Medical emergencies

Standards and guidance

All registrants must follow the guidance on medical emergencies and training updates issued by the Resuscitation Council (UK).  (1.5.3 Standards for the dental team)

The Resuscitation Council’s document Quality standards for cardiopulmonary resuscitation practice and training is its main medical guidance document for dental professionals. We endorse this document and expects registrants to apply this guidance in practice.

Equipment requirements – defibrillators and emergency drugs

Defibrillators

We endorse the Resuscitation Council’s guidance that all clinical areas should have immediate access to an automated external defibrillator (AED).

What does this mean in practice?

Premises in which patients are seen clinically should have a defibrillator. This includes practices in which patients are seen by:

  • A dentist only
  • A clinical dental technician only
  • A dental hygienist or dental therapist only
  • A combination of members of the dental team

Emergency drugs

We endorse the Resuscitation Council’s guidance that clinical dental settings staffed by dentists, hygienists, and therapists, are to have an emergency drugs kit. Further guidance on what drugs should be contained in emergency drugs kits can be obtained from the Department of Health and via the British National Formulary (you will need to subscribe to the British National Formulary in order to log into their website.)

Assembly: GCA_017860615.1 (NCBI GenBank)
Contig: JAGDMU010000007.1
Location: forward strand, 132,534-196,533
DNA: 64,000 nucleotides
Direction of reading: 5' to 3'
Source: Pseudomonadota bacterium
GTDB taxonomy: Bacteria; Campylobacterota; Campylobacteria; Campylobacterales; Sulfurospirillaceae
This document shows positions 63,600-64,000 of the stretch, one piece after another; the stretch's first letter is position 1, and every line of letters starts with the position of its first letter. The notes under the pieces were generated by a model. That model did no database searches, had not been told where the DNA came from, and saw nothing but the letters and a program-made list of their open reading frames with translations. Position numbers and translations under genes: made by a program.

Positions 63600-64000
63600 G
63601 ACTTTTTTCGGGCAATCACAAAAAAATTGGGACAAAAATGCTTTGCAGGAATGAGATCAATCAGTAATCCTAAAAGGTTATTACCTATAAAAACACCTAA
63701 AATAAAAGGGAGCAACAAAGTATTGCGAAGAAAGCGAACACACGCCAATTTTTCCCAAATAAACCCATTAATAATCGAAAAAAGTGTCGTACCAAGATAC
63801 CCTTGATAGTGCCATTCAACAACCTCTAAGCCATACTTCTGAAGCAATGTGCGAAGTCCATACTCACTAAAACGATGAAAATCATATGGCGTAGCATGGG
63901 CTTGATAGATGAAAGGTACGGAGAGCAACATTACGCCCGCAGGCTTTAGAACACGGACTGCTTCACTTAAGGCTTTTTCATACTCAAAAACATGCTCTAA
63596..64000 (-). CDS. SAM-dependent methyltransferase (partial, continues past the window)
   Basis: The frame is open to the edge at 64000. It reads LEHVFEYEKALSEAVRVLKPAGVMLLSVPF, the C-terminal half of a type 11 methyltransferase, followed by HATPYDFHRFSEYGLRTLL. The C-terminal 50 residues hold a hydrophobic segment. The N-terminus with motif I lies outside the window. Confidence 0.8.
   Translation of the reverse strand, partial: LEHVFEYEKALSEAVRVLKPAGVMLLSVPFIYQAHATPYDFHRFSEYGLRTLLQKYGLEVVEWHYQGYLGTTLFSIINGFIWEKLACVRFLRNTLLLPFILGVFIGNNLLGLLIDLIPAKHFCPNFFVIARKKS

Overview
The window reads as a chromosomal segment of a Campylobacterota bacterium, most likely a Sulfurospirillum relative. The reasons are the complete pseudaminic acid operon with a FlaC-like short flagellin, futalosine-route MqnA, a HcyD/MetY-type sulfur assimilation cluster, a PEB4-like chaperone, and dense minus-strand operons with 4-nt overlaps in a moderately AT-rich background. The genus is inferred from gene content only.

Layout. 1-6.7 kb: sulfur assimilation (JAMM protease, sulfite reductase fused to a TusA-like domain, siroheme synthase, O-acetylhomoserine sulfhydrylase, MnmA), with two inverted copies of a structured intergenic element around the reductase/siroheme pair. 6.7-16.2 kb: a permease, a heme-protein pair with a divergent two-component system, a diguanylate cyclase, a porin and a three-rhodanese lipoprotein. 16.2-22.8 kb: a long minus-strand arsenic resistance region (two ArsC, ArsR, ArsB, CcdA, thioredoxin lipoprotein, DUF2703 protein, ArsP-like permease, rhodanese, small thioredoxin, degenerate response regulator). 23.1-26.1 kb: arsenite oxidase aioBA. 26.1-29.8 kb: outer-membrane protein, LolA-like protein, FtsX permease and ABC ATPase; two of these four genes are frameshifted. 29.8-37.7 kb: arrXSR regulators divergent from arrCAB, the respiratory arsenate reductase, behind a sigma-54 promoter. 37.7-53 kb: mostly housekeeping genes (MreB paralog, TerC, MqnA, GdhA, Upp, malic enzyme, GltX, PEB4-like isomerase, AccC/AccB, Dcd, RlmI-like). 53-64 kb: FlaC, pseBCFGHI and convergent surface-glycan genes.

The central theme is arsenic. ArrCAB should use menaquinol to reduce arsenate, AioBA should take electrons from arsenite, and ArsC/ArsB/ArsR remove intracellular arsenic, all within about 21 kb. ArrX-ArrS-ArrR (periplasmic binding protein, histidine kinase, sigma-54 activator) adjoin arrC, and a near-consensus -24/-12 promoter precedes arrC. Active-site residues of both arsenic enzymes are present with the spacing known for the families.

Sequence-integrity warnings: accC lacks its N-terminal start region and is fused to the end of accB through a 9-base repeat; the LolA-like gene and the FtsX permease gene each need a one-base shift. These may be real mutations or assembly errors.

Clinical dental technicians: We recognise that the Human Medicines Regulations 2012 prohibit clinical dental technicians from purchasing or holding the prescription-only medicines contained within an emergency drugs kit. We do not therefore expect a clinical dental technician to have an emergency drugs kit or be trained in the use of an emergency drugs kit. We are aware that CDTs who work independently will not have an emergency drugs kit on their premises.

Dental hygienists and therapists: the Human Medicines Regulations 2012 permit dental hygienists and therapists to hold emergency drugs on their premises, but not to purchase the medicines directly. A dental hygienist / therapist practice needs to ensure that they hold emergency drugs on site. Hygienist / therapist practices without an on-site dentist can obtain an emergency kit through a prescribing dentist or doctor under a patient-group directive.

Staff skills requirements

A patient could collapse on any premises at any time, whether they have received treatment or not. It is therefore essential that all registrants must be trained in dealing with medical emergencies, including resuscitation, and possess up to date evidence of capability.

Scope of practice

Registrants must know their role in the event of a medical emergency, and ensure they are sufficiently trained and competent to carry out that role.

If the setting in which you work changes, your role in the event of a medical emergency may change as well. You must ensure that you are suitably trained and competent to carry out your new medical emergency role. This might be the case for:

  • A dental hygienist moving to independent practice under direct access
  • A clinical dental technician moving from a dentist’s premises to independent premises
  • A dental nurse working in a school
  • A dental nurse assisting with domiciliary visits